“My dearest, I am as sure that you have got all these warning voices ready to put into your letter as if you phonographed them, and I recognised the low, sweet tones which have ever been for me so instinct with love and wisdom. But I feel that, on this present occasion—(I hear you interpose, ‘My dearest Harold, how often have you said so before!’)—there is no need for any extraordinary prudence. I am confident that the season will change, or that something advantageous will happen long before this new advance is likely to be called in. Mr. Hope assures me that no sudden demand will at any time be made, that all reasonable time will be given; that if the interest be but regularly paid, the Company is in a position, from their control of English capital, to give better terms than any colonial institution of the same nature. I see you shake your wise, distrustful head. My dearest, you women, who are said to be gifted with so much imagination in many ways, possess but little in matters of business. I have often told you so. This time I hope to convince you of the superior forecast of our sex.
“And now give my love to our darlings. Tell them I shall give practical expression to my fondness for them for this once, only this once; really, I must be a little extravagant. I shall probably stay down here for another week or ten days.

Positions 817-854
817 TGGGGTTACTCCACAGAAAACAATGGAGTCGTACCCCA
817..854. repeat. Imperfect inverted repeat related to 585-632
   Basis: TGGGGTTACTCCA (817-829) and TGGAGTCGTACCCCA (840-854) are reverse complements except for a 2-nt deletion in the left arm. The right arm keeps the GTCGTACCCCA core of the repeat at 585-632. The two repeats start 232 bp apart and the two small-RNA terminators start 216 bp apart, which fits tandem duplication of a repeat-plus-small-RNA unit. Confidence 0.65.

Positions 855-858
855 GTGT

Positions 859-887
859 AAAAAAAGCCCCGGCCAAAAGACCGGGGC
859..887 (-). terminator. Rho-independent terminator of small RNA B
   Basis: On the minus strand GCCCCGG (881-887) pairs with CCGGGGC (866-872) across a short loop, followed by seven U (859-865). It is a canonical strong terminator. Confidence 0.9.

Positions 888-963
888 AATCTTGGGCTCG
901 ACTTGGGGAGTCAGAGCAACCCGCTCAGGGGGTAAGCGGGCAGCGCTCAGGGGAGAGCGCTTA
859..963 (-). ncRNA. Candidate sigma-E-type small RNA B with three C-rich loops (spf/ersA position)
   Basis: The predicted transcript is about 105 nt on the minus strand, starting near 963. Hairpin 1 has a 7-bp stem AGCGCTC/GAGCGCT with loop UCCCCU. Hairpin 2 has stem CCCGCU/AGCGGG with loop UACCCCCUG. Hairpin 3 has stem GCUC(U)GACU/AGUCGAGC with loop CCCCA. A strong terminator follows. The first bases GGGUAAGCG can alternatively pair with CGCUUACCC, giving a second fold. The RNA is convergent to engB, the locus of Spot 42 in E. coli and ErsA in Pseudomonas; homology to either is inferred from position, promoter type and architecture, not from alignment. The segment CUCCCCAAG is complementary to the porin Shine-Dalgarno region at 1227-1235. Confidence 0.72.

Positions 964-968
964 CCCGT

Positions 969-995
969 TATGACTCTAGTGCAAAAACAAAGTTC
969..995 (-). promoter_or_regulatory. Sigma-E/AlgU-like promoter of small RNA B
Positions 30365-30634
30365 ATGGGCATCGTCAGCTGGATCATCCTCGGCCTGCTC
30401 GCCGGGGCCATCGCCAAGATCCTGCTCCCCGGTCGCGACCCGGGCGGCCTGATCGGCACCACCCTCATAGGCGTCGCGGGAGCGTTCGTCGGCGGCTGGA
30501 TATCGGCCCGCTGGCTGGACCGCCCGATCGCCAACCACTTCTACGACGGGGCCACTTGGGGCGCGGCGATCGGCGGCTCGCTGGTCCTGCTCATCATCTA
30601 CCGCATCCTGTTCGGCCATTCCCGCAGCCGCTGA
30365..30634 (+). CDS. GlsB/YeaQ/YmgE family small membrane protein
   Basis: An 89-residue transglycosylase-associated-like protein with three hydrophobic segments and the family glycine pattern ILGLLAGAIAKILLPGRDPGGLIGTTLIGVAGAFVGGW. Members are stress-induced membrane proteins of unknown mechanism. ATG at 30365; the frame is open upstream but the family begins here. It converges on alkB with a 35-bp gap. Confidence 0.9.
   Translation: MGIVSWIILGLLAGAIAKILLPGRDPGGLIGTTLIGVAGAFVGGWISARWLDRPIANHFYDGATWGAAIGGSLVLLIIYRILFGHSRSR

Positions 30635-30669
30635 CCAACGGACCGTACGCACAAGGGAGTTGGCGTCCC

“Now that I am in town I may just as well enjoy myself a little, and get up a reserve fund of health and strength for future emergencies. I don’t complain, as you know, but I think I shall be all the better for another week’s sea air. I met my cousin, Bob Grandison, in the street to-day. Kind as usual, though he studiously avoided all allusion to business; wanted me to stay at Chatsworth House for a few days. I wouldn’t do that. I don’t care for Mrs. Grandison sufficiently; but I am going to a swell dinner there on Friday. And now, dearest, yours ever and always, fondly, lovingly, Harold Stamford.”
Having sent off this characteristic epistle, Mr. Stamford felt as easy in his mind as if he had provided his family with everything they could possibly want for a year. He was partially endowed with that Sheridanesque temperament which dismissed renewed acceptances as liabilities discharged, and viewed all debentures as debts of the future which a kindly Providence might be safely trusted to find means to pay.
Capable of extraordinary effort under pressure or the excitement of emergency; personally economical; temperate, and, above all, benevolent of intention towards every living creature, it must be admitted that Harold Stamford was instinctively prone frankly to enjoy the present and to take the future on trust.
Much of this joyous confidence had been “knocked out of him”—as he familiarly phrased it—by the austere course of events. He had for five years worked harder than any of his own servants. He had contented himself with but the bare necessaries of food and clothing. Nothing had been purchased that could in any way be done without by that much-enduring, conscientious household, the members of which had made high resolve to do battle with remorseless Nature and unmerited misfortune.